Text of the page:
The Ceredigion coast is noted for some amazing rock formations, and features created by the combined forces of seismic movements, ice and water. Different coloured, layered and folded mudstone are often seen with white splashes of quartz through them. Foel y Mwnt is a distinctive conical outcrop of shale and folded mudstone. Due to the high calcium levels in the shale, colourful lichens thrive in the pure air.
Join a guided walk, or take time to explore the rockpools at Aberporth, Tresaith, Llangrannog, Cwmtydu, Llanon, Llanrhystud and Aberystwyth and discover the range of species from seaweeds and shellfish such as limpets, whelks, periwinkes and mussels, to starfish, crabs, prawns and small fish.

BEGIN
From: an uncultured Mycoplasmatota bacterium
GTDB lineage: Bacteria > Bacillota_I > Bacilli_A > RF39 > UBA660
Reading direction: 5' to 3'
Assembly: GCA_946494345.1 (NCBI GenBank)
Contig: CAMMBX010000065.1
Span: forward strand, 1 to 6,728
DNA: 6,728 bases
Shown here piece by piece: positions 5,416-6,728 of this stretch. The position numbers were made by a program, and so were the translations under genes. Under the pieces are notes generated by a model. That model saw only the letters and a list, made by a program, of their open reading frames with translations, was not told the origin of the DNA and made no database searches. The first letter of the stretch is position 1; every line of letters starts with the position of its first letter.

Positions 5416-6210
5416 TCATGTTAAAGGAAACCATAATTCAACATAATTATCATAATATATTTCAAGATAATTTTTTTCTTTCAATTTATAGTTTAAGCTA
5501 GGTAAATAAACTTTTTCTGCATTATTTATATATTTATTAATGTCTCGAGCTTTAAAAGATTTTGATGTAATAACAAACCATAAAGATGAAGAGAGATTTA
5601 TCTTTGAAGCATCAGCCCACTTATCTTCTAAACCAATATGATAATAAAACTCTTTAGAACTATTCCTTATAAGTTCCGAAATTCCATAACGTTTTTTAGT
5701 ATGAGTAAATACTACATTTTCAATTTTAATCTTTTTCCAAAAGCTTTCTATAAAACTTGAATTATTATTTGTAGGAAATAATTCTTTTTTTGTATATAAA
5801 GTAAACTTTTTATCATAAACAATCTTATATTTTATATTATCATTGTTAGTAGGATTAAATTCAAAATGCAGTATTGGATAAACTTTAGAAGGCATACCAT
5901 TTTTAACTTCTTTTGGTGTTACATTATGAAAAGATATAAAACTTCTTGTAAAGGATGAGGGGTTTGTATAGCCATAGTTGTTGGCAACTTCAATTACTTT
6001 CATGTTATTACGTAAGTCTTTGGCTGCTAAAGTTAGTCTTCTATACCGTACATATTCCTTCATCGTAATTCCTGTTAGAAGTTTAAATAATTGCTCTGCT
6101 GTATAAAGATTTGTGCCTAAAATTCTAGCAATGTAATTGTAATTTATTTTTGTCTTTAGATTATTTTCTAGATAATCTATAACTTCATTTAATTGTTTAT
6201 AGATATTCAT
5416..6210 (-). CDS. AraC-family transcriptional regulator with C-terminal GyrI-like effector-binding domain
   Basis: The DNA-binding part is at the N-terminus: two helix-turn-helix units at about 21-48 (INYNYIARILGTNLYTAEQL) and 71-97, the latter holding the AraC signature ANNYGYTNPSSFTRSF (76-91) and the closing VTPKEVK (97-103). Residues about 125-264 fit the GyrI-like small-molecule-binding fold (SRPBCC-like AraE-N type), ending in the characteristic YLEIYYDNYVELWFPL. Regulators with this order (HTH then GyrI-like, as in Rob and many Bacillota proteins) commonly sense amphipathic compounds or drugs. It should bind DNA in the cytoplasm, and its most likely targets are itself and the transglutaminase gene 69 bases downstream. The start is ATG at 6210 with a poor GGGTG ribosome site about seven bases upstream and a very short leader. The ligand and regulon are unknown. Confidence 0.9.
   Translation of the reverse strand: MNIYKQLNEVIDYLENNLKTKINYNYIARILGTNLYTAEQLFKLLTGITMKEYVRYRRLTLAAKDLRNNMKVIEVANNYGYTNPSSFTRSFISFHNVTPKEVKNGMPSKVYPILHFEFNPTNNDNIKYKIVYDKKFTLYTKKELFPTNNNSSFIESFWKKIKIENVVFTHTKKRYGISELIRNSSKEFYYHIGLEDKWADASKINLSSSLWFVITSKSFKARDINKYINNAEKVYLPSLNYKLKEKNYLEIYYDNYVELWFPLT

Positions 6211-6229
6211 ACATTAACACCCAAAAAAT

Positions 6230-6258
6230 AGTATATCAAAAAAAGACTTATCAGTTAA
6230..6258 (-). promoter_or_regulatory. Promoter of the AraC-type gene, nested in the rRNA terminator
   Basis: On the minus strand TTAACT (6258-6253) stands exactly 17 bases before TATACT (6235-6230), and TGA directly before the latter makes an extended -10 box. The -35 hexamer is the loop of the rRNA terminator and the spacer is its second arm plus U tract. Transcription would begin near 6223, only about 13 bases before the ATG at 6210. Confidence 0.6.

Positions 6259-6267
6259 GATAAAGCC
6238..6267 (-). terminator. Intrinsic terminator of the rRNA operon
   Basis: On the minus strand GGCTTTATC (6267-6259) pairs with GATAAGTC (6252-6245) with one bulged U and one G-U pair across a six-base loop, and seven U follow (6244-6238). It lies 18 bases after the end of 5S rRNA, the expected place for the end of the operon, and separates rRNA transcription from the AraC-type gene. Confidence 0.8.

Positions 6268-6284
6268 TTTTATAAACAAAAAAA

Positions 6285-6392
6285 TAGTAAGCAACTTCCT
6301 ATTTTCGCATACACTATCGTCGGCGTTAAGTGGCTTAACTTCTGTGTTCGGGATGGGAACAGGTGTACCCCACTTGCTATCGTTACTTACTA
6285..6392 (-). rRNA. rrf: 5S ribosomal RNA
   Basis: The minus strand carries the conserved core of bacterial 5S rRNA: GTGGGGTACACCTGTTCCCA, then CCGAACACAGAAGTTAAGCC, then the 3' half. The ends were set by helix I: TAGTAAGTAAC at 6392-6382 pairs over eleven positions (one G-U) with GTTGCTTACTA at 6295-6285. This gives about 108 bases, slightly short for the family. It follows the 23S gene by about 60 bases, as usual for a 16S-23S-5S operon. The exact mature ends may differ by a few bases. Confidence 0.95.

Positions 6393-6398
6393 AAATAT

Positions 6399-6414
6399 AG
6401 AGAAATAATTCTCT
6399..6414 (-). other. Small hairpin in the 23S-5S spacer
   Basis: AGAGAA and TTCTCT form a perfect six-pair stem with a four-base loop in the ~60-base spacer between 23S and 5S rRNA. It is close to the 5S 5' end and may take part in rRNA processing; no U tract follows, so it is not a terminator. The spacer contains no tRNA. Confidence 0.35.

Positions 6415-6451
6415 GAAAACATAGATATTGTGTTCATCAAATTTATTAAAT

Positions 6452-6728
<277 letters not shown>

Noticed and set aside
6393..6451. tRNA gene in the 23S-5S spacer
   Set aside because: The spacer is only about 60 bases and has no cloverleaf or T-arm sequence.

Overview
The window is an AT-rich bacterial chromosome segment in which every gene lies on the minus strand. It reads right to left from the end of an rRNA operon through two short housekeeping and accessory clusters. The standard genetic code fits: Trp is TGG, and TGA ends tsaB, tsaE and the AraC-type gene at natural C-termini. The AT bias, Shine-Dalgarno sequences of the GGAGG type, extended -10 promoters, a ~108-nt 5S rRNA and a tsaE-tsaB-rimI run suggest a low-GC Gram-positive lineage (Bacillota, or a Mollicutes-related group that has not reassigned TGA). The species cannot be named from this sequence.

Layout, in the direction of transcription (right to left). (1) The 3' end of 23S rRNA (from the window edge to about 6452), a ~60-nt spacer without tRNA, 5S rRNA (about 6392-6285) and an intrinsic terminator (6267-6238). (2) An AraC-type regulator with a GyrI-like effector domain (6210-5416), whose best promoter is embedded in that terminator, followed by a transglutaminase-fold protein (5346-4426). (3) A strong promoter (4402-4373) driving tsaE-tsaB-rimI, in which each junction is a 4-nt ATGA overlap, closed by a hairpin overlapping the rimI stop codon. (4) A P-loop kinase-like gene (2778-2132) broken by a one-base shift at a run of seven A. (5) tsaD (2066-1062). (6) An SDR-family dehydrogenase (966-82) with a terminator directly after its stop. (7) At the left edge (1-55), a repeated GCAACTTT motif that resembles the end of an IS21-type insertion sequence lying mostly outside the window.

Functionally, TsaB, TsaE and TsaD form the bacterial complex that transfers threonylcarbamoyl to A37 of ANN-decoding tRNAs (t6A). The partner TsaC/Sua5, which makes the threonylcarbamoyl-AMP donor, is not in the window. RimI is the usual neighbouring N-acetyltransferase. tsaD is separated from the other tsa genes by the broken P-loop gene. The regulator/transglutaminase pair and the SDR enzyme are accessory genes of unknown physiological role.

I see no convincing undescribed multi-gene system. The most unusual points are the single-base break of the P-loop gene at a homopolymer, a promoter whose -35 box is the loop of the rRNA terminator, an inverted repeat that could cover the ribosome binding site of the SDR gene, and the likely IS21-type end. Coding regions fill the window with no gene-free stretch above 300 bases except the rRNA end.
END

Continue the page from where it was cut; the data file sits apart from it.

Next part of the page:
There are several waterfalls along the Ceredigion coast, the most distinctive of which is probably at Tresaith where a waterfall cascades over the cliff to the beach as a result of a glacier diverting the course of the river Saith 10,000 years ago. Another 150ft waterfall appears after heavy rain at Craig Ddu near Cei Bach, to the north of New Quay, whilst another waterfall accessible along the Ceredigion coastal path tumbles over rocks to the sea at Wallog.
Llangrannog and Cwmtydu have striking contorted folded rock fromations where caves have been carved out by the sea. These were once used by smugglers to hide and store their contraband goods.
The caves, some of which are underwater, are also a favourite site with Atlantic Grey Seals for sheltering their new-born pups.
Many caves and waterfalls are best and safely viewed from a boat - regular trips are available from New Quay and Cardigan.